June was a long time ago. In June, the Rays were in first place in the AL East, the Twins were in playoff position, and the Mets were leading the Nationals in the NL East. A lot has changed since June. I wrote an article around then discussing the impact of luck on every team, breaking it down into the familiar cluster (or timing) luck and the less intuitive performance luck. That was two months and about 60 games ago, so I figured an update was in order.
As I mentioned in that article, cluster luck is well understood -- it's the difference in results due to timing rather than performance. If one team goes HR, single, single, K, K, K, and a second team goes K, K, single, single, HR, K, both teams look the same from a context-neutral perspective, but the results for the first are much worse than the results for the second. BaseRuns (developed by David Smyth, available at FanGraphs) calculates team records based on their context-neutral performance.
The second type is a little more nebulous, and here I'm just going to quote my original description, since I thought it was pretty good:
Some readers might balk at describing [this] as "luck" at all. It's when a player performs much better than he is expected to going forward, such as when a 30-year-old with a career wRC+ of 90 hits for a month or two at a wRC+ of 120 ... "Luck" is maybe not an ideal name for this, since under- or over-performance like this happens for a reason, and not knowing that reason is different from that reason not existing. But these performances are, by definition, unforeseeable with our current tools, and so effectively random from an analytical perspective, which is why I'm alright describing them as luck.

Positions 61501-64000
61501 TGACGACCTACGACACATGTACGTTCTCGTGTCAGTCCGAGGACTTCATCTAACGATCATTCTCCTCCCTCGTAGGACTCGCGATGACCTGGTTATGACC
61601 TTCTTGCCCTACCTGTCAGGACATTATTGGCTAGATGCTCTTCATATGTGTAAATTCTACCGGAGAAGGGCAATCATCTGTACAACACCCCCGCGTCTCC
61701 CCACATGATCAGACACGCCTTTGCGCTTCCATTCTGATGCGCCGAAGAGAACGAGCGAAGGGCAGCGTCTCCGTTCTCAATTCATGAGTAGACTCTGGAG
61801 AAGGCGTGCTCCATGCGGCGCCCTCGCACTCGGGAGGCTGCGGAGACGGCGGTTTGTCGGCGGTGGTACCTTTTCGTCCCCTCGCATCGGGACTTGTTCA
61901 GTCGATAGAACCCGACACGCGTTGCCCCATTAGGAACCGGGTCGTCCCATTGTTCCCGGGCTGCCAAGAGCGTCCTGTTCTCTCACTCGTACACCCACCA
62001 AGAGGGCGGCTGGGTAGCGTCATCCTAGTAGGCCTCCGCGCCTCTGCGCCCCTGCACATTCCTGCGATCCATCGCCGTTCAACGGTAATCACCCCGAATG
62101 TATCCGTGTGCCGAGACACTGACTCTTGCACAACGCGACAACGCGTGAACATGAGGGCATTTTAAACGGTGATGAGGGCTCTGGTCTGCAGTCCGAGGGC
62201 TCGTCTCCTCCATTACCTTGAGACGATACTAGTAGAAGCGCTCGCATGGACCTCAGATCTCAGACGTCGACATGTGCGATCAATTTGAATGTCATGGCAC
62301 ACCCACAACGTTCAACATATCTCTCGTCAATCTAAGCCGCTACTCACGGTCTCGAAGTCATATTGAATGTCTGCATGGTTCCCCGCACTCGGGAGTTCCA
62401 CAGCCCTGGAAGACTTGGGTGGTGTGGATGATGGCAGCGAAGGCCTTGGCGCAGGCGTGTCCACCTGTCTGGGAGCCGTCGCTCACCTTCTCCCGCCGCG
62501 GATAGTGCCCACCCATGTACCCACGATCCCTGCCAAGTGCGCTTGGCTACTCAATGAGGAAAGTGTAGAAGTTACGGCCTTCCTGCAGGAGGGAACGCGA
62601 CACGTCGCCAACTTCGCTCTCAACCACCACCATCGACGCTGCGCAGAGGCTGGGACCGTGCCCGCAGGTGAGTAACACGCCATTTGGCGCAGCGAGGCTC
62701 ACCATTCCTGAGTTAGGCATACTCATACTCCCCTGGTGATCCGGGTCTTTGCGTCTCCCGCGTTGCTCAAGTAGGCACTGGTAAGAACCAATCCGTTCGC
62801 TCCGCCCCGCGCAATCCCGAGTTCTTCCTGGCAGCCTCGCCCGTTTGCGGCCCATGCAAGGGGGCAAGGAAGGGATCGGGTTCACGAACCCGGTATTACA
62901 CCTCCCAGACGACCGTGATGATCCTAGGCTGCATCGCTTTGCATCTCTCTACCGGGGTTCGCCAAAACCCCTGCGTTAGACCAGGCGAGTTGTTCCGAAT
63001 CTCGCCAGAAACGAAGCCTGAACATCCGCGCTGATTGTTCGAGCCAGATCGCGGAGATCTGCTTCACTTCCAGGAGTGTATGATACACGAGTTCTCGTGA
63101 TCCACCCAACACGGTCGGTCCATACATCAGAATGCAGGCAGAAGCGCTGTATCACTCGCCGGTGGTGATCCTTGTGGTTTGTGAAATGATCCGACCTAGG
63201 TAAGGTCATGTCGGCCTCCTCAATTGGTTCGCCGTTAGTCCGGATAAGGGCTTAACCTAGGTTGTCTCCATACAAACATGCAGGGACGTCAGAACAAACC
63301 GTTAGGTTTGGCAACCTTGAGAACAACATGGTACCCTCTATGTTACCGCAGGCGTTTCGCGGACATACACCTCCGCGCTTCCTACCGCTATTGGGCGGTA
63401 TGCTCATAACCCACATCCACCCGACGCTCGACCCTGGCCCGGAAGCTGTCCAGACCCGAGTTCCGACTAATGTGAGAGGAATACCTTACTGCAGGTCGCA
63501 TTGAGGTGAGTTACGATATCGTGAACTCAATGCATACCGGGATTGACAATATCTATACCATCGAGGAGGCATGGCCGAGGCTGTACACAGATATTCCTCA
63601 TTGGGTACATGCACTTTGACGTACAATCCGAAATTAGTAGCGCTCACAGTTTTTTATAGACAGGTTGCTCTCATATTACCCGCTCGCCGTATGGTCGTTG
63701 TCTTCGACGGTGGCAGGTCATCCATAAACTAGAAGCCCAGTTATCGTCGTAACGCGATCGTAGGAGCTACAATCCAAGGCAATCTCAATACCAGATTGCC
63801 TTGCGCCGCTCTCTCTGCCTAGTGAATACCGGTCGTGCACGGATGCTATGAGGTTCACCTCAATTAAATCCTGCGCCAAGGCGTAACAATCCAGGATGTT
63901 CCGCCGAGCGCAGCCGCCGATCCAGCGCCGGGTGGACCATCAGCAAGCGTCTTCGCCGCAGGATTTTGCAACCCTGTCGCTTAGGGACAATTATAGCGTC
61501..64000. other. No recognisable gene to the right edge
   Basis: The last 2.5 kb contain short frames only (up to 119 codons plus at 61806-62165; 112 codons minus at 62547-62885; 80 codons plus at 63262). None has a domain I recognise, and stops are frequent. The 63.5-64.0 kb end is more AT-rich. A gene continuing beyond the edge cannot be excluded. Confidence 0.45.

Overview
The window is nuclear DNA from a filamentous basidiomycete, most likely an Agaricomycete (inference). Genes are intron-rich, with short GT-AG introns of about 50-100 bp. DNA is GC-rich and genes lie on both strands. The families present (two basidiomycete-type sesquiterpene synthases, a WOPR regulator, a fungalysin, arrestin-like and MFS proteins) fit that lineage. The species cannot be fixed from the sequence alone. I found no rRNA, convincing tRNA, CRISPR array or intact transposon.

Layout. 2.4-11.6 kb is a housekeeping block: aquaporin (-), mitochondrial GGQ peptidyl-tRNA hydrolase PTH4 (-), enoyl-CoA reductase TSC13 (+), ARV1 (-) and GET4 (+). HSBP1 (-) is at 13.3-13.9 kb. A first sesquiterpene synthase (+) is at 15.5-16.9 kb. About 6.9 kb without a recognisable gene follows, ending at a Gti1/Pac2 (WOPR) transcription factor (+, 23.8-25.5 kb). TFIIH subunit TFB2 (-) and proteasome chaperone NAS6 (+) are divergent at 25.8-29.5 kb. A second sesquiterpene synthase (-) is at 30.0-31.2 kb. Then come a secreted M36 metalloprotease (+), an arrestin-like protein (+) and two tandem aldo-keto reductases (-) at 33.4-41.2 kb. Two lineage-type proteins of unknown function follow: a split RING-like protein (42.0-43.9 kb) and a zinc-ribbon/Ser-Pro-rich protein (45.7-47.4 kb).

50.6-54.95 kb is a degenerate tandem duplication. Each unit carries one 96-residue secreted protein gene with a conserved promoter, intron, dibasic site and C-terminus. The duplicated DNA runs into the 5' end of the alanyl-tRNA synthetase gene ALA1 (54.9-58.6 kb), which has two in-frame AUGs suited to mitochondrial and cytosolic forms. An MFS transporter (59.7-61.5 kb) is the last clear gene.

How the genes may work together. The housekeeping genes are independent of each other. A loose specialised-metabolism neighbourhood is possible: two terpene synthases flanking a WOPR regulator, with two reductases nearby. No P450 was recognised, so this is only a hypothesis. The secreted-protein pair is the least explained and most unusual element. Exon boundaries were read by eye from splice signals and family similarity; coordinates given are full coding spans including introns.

Has Carlos Correa's blistering performance as a 20-year-old been "lucky"? No, not in the sense that he somehow doesn't deserve it. Have the Astros been lucky to have it? Absolutely! I'm coming at this from more of an organizational perspective, and so I think categorizing both of these as "luck" is fine.
In that first article, I used the difference in BaseRuns predicted win% and actual win% for cluster luck, and the gap between preseason projected win% and actual win% for performance luck. Sabermetrician and author Mitchel Lichtman made the following comment:
It's a little more work but surely you want to use individual player projections prorated to their actual playing time to determine expected performance and not just pre-season team projections. There are too many injuries and playing time differences for that to be used in an analysis like this.